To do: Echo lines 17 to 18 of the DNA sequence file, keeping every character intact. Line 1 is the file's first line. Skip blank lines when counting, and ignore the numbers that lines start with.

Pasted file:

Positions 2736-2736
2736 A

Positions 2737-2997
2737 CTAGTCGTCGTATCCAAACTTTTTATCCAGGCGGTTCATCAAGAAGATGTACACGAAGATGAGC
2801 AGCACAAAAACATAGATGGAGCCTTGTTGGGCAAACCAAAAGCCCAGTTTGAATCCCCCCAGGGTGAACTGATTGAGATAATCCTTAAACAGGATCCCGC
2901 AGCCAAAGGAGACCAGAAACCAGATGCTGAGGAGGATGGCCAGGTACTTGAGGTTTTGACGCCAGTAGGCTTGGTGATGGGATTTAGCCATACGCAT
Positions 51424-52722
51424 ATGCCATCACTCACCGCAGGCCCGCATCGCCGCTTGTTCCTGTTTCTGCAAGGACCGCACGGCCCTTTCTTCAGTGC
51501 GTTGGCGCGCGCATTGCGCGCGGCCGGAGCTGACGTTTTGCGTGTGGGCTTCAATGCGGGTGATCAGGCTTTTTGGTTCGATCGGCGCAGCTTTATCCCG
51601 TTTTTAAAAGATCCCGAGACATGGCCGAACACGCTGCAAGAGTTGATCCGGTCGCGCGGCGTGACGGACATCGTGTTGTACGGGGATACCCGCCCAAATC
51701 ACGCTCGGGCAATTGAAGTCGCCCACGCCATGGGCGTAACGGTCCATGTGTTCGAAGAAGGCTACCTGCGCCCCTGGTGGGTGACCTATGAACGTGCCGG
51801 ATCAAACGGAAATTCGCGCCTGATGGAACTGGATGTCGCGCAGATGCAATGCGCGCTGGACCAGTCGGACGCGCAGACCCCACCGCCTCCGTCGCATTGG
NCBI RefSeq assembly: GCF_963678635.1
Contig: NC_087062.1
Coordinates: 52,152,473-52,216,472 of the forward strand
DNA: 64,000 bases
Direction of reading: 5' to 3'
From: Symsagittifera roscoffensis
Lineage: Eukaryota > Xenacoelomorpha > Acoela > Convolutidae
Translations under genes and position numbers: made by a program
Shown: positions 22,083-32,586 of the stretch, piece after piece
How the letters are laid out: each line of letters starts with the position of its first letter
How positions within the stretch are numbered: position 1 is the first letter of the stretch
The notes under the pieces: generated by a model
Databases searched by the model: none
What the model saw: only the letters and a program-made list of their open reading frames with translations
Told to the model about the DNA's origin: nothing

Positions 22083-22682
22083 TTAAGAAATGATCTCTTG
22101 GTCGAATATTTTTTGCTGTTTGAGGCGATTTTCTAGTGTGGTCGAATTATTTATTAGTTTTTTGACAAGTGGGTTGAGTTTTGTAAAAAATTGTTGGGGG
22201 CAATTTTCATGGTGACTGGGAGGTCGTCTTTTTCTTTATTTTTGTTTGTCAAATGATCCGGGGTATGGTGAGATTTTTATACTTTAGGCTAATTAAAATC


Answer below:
Direction of reading: 5' to 3'
From: Symsagittifera roscoffensis